April 24, 2005

Copito de Nieve: Remembering Barcelona's sad Snowflake

Today is the last day of April school vacation. Adam’s home from Greece. (He bought me a white stone Cycladic goddess to join the other two goddesses, Greek and Maltese, atop the green marble table in our living room. He read the “Fat Lady of Malta” post before he left. Cool kid.). He and the other high school Argonauts had a fabulous journey. (Cruise the March archives for 10 posts about places the group visited on their Greek odyssey.)

While her brother was in Greece, Dana hung out with friends, went to the mall, spent a weekend on Cape Cod with pal Emily, had a sleepover, listened to music, watched TV, ate macaroni and cheese, jumped and cantered her way through a riding lesson. And went to the zoo.

For weeks, she’d been telling me how much she wanted to go to the zoo, so I took her and friends Alyssa and Micaela to Boston’s Franklin Park Zoo, dusted up, refurbished and proud of its place in Franklin Park, the first jewel in Frederick Law Olmsted’s Emerald Necklace, a string of green places that run from Boston’s heart to the Charles River. Ten years ago, the area was dangerous. Today, the Olmsted and Vaux-designed park is an active urban space that attracts golfers, track teams, walkers, runners, birdwatchers, sunseekers, picnickers, hikers, history buffs, families and zoo-goers.

The girls took off to find giraffes and, probably, 13-year-old boys, so I ventured into the Tropical Rain Forest, a soaring white structure that looks like two sails of the Sydney Opera House welded together. I came to the Western Lowland Gorilla exhibit and watched a new mother cradle her baby and drag it along the floor as she rustled through straw and grass looking for food tidbits. Spectators stood three deep trying to catch a glimpse of the newborn lying cupped in his mother’s great hands. He looked up at her with love and awe. Most of the time, mom had her back to us, as if hiding her baby from our prying eyes.

In the far right corner of the exhibit, which tried, like all well-meaning zoo exhibits, to be a comfortable, happy place for its prisoners, I saw another gorilla. Maybe he was the dad, maybe not. I stepped away from the crowd and stood near him. He turned his head and looked deeply into my eyes. He radiated a sadness that was utterly human. For seconds that felt like minutes, we stared at each other, he telling me something, I trying to tell him that I understood.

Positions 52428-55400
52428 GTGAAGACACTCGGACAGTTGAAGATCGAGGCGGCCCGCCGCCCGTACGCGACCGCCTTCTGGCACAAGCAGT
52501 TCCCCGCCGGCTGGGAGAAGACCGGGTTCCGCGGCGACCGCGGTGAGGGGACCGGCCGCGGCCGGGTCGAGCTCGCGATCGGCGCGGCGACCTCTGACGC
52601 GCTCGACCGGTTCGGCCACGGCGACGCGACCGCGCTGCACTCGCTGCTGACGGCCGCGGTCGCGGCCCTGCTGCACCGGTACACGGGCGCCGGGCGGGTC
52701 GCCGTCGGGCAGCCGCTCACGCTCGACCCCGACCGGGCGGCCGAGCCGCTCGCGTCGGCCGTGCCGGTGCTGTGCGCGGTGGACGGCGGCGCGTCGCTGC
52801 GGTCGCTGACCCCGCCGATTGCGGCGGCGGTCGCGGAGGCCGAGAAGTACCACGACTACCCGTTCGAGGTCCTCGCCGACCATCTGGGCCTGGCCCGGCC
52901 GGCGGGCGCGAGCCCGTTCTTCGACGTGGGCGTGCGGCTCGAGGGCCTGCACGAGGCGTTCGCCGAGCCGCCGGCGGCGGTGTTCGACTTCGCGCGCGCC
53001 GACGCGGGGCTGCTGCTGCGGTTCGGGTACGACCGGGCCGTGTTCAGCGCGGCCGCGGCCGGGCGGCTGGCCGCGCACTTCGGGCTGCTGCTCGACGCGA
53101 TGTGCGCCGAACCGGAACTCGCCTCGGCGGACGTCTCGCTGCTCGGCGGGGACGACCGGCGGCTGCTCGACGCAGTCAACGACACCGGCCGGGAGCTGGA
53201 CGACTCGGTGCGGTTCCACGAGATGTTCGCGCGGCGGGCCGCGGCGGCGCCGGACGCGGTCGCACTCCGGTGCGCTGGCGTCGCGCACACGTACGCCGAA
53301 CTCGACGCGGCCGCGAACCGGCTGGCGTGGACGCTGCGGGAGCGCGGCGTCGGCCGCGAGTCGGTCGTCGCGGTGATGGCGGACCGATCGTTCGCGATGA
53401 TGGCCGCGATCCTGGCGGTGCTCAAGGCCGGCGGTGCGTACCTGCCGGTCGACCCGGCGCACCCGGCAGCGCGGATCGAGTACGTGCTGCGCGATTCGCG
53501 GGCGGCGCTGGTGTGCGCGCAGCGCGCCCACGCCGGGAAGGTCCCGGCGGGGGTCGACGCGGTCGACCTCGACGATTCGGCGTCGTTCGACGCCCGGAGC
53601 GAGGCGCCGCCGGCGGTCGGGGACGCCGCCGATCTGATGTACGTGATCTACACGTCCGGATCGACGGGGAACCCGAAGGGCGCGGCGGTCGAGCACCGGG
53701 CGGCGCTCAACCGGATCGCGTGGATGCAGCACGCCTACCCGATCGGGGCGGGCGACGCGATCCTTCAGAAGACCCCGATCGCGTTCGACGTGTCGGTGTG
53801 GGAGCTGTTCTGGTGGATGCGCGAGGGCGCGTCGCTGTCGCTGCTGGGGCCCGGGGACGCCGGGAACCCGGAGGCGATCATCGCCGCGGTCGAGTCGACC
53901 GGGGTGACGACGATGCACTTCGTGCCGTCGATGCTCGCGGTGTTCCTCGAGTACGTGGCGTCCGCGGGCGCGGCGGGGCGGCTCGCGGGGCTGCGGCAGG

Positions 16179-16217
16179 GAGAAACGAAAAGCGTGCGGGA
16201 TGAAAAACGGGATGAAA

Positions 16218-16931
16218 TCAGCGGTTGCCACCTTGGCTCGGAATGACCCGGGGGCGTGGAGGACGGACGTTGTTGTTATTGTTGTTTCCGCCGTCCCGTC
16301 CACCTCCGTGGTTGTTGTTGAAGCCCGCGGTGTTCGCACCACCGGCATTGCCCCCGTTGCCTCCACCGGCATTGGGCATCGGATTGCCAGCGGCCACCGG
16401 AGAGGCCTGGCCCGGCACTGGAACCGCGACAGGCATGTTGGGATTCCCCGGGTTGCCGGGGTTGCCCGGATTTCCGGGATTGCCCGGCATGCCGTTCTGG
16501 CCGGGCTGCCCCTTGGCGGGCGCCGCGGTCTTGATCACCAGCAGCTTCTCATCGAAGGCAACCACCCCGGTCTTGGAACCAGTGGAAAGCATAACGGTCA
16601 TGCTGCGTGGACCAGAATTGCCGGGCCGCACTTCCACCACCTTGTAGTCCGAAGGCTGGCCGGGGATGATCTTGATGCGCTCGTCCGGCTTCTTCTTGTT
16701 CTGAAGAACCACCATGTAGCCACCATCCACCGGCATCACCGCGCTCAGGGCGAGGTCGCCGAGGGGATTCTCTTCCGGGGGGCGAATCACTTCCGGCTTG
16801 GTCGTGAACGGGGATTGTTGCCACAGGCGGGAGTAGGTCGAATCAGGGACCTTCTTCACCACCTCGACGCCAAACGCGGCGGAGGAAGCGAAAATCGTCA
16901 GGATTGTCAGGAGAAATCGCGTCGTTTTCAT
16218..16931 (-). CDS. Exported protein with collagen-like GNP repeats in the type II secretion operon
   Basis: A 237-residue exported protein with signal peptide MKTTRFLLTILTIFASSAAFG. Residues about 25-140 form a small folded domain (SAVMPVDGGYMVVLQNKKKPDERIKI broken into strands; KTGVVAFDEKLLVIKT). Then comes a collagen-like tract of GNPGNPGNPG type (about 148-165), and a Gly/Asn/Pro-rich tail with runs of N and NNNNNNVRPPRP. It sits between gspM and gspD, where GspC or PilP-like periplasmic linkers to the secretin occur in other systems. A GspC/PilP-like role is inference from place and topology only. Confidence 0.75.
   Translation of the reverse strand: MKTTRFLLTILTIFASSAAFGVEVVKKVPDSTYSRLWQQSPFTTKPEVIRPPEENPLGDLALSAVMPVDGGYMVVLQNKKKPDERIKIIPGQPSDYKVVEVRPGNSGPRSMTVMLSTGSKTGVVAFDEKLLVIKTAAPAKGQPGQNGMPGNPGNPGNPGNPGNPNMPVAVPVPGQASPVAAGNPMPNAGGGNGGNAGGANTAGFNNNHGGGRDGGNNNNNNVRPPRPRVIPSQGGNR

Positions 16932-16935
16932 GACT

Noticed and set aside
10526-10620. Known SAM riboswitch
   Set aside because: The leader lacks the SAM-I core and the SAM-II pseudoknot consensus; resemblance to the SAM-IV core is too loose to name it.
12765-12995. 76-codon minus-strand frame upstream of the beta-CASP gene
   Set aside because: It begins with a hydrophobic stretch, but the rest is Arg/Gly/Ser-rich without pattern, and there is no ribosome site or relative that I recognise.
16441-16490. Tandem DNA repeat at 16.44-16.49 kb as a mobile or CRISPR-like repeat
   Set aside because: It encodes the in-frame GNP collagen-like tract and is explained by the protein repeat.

The sad gorilla reminded me of Snowflake, Copito de Nieve, who was euthanized by the Barcelona Zoo in November 2003. Snowflake, the world’s only albino gorilla, had been suffering from melanoma since 2001. Taken at age three from Equatorial Guinea, Snowflake, who died at 40 – 80 in human year equivalent – spent 37 years in captivity in his Spanish zoo-jail.

Adam, Dana and I visited Snowflake before he died, and we came away sad. I felt guilty at having paid to see this magnificent creature penned behind glass in a small space. I felt guiltier at having taken my children to see him. There was nothing happy about Snowflake. When he looked at us, it was with scorn, but most of the time he didn’t look at us. He sat, with his back to the “audience.” I wondered how early in his 37 captive years he’d learned that response to his situation. And I wondered whether I could be as strong as Snowflake, were I to lose my freedom as he did. I think I would long since have beaten my head silly against my cage’s Plexiglas walls or found a way to break through them.

I dislike zoos. Especially zoos in old, world-class cities like Barcelona that brim with rich cultural, historical and artistic treasures. Barcelona doesn’t need a zoo. There’s too much else to see and do there. Wild animals don’t belong in downtown Barcelona. If someone released them tomorrow, I venture no one would miss them.

Dana, as those who follow this blog know, is a true lover of animals. She relates to them and they to her. I've seen it scores of times, and it's uncanny. On the day we visited the Franklin Park Zoo, I bet the animals sent a secret message through the place, letting all the residents know that the girl, Dana, the animal whisperer, was in the park. I think Dana would be an awesome zoologist because she feels what animals feel. As long as we have to have zoos, perhaps she could work to make captivity, whether in Barcelona, Boston or elsewhere, a little easier for gorillas – and giraffes, leopards, lions, bats, tapirs, warthogs, wildebeest, ibex, camels, zebras, kangaroos, lemurs, prairie dogs, snakes, mandrills, peacocks, turtles, cockatoos... all the sad Snowflakes.

Ribbons of Highway: A Mother-Child Journey Across America